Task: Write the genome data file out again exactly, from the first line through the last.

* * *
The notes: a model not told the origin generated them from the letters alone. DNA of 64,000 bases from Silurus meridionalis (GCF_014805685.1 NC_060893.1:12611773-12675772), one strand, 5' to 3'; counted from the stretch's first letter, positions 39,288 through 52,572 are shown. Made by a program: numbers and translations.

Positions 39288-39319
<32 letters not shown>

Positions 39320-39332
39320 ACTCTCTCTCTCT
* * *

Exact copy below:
The notes: a model not told the origin generated them from the letters alone. DNA of 64,000 bases from Silurus meridionalis (GCF_014805685.1 NC_060893.1:12611773-12675772), one strand, 5' to 3'; counted from the stretch's first letter, positions 39,288 through 52,572 are shown. Made by a program: numbers and translations.

Positions 39288-39319
<32 letters not shown>

Positions 39320-39332
39320 ACTCTCTCTCTCT